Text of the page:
A massive blackout hit a large section of Venezuela, crippling parts of the capital's subway system.
The power outage rocked nine of the country's 23 states have been affected by Thursday's power loss, Electricity Minister Ali Rodríguez.
He says major transmission lines failed in northwestern Venezuela, causing a drop of 6,000 megawatts.
Rodríguez tells state television that power is gradually being restored to affected areas of Caracas, the capital.
There are no immediate reports of problems in Venezuela's oil industry. The country's refineries are equipped with emergency generators.
The blackouts come just six months after President Hugo Chávez just months after electricity rationing hit his popularity.
State television said electricity was off in at least six states, with commuters flooding the streets of the capital after the metro ground to a halt at the start of the evening rush hour. Many traffic lights went out across the city.
The country's main refineries were operating normally, state oil company PDVSA and a union said.
"We are confident services will be re-established very quickly," Rodríguez said.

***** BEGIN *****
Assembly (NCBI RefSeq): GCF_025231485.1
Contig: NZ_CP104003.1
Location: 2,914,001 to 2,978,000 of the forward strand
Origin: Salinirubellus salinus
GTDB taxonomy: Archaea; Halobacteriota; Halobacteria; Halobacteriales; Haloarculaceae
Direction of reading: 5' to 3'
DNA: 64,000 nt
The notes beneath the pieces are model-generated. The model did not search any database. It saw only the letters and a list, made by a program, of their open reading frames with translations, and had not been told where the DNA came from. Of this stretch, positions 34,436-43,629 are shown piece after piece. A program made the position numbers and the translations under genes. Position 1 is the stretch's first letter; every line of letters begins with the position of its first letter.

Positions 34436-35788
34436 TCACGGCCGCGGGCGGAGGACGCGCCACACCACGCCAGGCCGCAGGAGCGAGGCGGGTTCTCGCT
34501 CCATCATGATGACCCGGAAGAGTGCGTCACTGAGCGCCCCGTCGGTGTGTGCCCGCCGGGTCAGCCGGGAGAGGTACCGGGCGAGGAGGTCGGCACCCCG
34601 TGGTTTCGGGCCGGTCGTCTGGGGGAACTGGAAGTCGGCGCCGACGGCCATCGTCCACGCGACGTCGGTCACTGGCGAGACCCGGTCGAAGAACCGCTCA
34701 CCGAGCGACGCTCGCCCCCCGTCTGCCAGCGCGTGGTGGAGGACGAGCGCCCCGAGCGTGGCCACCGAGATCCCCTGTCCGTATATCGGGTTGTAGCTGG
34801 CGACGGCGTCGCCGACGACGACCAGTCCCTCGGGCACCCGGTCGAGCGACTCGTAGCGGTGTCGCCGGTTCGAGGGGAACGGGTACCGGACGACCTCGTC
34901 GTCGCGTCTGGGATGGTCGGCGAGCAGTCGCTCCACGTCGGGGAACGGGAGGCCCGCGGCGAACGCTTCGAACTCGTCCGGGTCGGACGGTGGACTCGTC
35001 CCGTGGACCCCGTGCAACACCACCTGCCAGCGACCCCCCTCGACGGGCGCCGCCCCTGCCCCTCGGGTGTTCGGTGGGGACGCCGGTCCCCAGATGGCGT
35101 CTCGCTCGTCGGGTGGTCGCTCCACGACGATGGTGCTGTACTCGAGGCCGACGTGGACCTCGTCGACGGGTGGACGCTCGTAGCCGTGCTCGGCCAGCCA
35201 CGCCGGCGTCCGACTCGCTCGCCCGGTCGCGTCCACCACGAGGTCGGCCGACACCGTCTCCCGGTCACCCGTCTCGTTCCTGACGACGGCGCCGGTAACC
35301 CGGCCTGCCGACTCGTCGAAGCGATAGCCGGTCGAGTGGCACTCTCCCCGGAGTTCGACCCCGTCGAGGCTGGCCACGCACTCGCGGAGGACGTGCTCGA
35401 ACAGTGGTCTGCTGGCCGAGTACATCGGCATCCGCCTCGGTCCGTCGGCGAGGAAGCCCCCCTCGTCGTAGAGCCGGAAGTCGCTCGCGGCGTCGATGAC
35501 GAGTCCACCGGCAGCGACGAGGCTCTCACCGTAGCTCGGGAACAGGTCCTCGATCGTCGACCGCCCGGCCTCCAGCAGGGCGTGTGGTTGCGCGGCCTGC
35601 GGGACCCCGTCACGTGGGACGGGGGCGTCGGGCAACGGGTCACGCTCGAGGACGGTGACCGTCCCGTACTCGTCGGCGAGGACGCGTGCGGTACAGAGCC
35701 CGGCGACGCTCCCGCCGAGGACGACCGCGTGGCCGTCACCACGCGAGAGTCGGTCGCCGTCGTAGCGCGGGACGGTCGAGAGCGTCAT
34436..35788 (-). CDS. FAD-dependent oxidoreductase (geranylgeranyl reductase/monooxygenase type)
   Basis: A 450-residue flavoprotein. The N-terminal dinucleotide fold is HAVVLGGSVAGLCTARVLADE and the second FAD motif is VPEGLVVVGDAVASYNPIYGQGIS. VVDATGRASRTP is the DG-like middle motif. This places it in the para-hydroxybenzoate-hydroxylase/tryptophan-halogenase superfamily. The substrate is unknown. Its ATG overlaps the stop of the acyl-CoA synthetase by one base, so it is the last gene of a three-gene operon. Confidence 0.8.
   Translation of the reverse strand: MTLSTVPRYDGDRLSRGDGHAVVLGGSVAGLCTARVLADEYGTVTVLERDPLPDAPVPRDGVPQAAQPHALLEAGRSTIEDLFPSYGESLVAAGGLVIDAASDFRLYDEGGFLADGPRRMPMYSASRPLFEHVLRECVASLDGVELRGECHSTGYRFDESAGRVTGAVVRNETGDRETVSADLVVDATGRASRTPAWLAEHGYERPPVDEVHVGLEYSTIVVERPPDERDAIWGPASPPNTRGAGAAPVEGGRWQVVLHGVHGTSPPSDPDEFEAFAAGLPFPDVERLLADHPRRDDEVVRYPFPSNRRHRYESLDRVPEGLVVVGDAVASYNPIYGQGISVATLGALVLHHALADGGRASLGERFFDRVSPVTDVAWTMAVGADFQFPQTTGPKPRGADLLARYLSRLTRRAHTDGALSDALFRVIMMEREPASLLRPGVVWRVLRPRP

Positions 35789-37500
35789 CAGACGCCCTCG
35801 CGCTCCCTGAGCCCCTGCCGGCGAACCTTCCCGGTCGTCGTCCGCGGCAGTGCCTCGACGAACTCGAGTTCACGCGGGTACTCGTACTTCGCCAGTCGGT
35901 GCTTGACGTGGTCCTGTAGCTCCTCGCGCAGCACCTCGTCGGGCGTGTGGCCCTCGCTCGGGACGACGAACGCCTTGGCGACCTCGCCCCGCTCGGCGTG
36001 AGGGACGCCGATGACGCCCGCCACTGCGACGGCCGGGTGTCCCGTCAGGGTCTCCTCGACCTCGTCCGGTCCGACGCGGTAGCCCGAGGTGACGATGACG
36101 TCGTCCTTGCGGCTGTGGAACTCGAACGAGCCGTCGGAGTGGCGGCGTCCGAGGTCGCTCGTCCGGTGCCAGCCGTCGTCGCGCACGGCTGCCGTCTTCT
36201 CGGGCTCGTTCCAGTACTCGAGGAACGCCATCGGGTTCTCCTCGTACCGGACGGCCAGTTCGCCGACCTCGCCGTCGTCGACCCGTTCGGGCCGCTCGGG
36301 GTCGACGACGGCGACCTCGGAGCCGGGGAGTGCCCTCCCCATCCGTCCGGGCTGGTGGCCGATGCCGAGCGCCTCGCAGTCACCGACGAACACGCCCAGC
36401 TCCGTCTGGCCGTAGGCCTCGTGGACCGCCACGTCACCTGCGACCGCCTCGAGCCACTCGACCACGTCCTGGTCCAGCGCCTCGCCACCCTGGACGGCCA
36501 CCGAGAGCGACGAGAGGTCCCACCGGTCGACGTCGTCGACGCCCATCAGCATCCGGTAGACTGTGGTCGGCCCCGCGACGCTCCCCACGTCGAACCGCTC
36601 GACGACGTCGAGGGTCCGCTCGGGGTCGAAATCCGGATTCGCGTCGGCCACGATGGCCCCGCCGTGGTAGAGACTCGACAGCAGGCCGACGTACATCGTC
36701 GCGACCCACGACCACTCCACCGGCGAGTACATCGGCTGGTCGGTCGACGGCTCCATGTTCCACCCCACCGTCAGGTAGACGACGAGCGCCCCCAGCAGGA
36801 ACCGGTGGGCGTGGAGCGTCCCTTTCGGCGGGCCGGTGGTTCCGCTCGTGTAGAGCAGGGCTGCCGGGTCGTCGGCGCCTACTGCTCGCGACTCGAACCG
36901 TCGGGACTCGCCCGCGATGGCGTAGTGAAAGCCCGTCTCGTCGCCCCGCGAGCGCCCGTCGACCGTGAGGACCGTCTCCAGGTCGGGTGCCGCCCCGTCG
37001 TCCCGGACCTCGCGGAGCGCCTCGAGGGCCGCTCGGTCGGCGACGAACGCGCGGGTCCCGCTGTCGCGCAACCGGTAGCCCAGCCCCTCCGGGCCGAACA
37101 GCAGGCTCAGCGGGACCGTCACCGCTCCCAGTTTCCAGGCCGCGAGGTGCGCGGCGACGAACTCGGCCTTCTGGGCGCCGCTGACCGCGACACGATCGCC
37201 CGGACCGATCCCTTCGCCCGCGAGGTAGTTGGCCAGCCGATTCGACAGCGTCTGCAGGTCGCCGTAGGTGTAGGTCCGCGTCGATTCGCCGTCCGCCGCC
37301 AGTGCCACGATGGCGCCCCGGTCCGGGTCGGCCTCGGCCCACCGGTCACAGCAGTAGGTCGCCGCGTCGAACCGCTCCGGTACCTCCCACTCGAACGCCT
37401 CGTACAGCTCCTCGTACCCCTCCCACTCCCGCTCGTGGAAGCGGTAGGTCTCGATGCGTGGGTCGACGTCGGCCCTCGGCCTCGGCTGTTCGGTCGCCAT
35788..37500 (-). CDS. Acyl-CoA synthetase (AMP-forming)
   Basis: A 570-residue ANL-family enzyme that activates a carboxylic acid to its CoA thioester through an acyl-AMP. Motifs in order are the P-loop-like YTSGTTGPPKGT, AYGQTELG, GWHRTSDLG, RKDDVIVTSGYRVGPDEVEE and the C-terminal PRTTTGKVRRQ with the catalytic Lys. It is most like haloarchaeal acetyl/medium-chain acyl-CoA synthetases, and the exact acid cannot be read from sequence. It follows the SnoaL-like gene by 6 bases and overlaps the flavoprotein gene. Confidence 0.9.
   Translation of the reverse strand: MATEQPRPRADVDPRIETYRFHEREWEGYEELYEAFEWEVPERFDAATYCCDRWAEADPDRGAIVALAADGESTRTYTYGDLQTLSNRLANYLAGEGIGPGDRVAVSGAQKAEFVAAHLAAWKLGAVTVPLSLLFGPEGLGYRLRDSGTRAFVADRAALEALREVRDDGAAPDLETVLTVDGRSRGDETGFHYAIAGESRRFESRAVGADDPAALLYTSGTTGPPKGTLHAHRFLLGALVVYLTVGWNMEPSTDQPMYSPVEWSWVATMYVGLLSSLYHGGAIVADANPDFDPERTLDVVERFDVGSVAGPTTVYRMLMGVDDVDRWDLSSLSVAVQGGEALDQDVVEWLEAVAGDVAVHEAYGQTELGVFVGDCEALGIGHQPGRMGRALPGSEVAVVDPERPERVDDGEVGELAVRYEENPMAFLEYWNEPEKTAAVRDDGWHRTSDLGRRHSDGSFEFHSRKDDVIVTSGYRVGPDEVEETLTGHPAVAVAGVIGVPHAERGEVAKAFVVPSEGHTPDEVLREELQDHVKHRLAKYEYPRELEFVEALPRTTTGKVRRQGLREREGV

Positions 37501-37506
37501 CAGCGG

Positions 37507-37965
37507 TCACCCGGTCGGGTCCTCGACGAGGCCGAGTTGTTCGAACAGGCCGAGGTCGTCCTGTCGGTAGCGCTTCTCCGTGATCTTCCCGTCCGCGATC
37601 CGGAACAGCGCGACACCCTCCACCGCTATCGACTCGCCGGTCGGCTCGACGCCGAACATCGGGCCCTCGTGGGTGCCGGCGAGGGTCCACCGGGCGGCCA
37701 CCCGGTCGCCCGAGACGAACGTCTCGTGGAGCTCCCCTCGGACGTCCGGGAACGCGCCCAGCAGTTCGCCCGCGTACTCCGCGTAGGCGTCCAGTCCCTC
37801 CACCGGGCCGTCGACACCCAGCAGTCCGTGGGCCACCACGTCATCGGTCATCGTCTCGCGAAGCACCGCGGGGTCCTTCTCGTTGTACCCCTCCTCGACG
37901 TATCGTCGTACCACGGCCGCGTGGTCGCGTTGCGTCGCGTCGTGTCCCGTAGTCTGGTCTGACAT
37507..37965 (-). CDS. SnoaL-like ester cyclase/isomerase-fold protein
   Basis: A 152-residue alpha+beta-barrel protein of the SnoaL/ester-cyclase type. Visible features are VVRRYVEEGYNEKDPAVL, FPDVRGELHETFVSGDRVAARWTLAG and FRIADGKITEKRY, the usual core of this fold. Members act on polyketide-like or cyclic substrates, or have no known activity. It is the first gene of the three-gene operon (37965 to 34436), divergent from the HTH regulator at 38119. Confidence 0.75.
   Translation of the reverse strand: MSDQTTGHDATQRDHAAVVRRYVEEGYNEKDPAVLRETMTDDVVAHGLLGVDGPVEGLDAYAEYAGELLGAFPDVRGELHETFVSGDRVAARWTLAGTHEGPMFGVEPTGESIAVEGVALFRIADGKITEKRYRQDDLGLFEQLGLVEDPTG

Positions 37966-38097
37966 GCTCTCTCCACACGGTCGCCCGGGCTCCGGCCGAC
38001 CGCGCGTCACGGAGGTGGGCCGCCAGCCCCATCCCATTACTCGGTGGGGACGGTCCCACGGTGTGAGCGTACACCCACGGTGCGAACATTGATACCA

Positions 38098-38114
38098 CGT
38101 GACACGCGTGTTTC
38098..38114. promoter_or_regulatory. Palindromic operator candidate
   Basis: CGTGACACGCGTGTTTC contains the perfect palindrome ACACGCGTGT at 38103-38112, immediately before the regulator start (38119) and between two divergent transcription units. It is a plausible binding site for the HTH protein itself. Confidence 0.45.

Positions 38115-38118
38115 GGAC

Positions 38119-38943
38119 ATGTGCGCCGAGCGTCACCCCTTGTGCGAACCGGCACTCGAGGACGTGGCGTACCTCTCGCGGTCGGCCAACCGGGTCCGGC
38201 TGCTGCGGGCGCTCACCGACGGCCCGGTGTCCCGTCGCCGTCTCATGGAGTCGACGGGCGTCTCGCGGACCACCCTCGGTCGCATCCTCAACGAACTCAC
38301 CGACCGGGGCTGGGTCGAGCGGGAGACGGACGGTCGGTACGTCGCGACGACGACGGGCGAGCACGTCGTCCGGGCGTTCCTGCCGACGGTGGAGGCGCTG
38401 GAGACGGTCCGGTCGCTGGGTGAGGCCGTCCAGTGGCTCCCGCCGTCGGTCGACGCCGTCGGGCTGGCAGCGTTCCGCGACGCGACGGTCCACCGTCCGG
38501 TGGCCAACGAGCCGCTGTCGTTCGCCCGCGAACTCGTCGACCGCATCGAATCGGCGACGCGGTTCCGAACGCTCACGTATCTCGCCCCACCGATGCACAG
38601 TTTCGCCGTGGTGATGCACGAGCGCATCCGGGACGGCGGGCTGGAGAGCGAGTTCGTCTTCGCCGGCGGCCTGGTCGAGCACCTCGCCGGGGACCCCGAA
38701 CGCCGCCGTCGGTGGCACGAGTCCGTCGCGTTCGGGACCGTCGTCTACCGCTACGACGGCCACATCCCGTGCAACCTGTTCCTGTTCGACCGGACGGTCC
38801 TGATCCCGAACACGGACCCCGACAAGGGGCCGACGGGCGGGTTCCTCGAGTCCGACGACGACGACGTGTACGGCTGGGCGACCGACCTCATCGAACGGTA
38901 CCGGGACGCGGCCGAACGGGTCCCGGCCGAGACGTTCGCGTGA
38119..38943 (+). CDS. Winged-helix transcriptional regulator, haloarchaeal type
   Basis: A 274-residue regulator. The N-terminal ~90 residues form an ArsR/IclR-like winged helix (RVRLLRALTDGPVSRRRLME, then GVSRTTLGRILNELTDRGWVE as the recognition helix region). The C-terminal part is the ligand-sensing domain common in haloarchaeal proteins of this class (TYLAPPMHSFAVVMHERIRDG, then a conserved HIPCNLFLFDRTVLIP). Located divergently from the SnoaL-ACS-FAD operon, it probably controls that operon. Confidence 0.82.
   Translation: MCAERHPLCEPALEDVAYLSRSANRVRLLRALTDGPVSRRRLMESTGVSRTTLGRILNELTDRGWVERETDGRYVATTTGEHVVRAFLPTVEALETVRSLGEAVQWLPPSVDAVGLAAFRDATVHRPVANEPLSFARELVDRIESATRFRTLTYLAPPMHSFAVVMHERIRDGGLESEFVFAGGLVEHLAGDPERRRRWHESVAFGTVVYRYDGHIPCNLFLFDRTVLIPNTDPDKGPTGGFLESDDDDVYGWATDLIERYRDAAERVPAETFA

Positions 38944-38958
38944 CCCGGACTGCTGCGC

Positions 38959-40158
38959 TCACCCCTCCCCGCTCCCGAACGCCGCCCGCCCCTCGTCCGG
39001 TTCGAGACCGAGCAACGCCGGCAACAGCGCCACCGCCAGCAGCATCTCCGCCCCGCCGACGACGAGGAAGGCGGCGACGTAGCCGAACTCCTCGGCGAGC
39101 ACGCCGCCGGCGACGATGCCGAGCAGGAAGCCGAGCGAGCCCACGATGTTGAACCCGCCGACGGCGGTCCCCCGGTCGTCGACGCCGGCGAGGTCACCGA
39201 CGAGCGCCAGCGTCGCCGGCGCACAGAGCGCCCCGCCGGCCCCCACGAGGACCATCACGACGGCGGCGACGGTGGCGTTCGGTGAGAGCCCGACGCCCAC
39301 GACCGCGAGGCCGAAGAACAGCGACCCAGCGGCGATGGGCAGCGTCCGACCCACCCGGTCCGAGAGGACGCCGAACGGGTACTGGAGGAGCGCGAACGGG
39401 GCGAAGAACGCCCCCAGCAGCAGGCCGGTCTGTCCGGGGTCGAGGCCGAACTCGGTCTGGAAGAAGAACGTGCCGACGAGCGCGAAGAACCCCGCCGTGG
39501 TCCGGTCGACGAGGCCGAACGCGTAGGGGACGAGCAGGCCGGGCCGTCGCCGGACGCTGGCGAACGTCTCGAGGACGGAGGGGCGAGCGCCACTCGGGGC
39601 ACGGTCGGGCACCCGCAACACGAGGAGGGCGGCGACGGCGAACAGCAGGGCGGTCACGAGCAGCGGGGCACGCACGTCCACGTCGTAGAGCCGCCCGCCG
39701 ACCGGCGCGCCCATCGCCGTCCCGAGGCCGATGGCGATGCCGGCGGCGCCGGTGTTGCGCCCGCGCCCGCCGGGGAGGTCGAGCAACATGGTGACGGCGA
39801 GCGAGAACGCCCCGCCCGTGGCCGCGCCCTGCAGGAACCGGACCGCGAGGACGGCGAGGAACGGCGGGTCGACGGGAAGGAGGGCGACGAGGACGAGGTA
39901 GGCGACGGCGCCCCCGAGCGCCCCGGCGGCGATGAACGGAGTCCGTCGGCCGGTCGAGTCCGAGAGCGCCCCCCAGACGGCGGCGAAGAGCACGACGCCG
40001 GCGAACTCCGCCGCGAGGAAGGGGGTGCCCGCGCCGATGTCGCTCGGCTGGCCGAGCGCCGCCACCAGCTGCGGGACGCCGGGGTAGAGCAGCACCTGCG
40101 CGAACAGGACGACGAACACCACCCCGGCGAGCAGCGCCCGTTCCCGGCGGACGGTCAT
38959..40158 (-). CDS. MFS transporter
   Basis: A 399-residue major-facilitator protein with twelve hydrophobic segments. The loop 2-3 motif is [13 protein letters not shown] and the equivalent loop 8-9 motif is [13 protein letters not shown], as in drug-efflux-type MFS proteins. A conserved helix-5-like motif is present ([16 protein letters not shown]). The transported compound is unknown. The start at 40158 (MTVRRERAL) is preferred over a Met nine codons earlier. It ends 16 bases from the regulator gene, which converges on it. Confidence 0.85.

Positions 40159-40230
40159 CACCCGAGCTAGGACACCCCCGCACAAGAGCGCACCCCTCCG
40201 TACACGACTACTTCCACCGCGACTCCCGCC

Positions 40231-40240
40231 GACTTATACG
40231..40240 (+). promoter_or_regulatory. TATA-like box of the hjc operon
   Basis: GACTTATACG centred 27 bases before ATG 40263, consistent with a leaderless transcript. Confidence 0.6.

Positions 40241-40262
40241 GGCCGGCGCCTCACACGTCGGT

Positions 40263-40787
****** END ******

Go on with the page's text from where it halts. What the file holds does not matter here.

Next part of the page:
He said the outages were caused by the failure of an 800 KW cable, affecting 6,000 MW of capacity.
Just last week, outages swept across Venezuela, plunging a number of states into darkness and causing intermittent problems on the metro, which carries some 2 million people a day.
Throughout 2010, Venezuelans were subjected to strict electricity and water rationing blamed by the government on a drought caused by the El Niño weather phenomenon. Combined with an economic slump, the problems with utilities pushed Chávez's popularity ratings down.
Rainfall and heavy investment in new oil-fired power stations helped overcome the crisis ahead of parliamentary elections in September. But experts warned the national grid was still running close to capacity.
Chávez declared a national emergency last year but canceled a plan to ration electricity in Caracas after a chaotic first day of cuts left poor, crime-ridden neighborhoods in the dark and workers stuck in elevators.
The socialist president who was first elected in 1998 and draws his support largely from working class Venezuelans is preparing a re-election bid in December 2012.
Based on reporting by The Associated Press.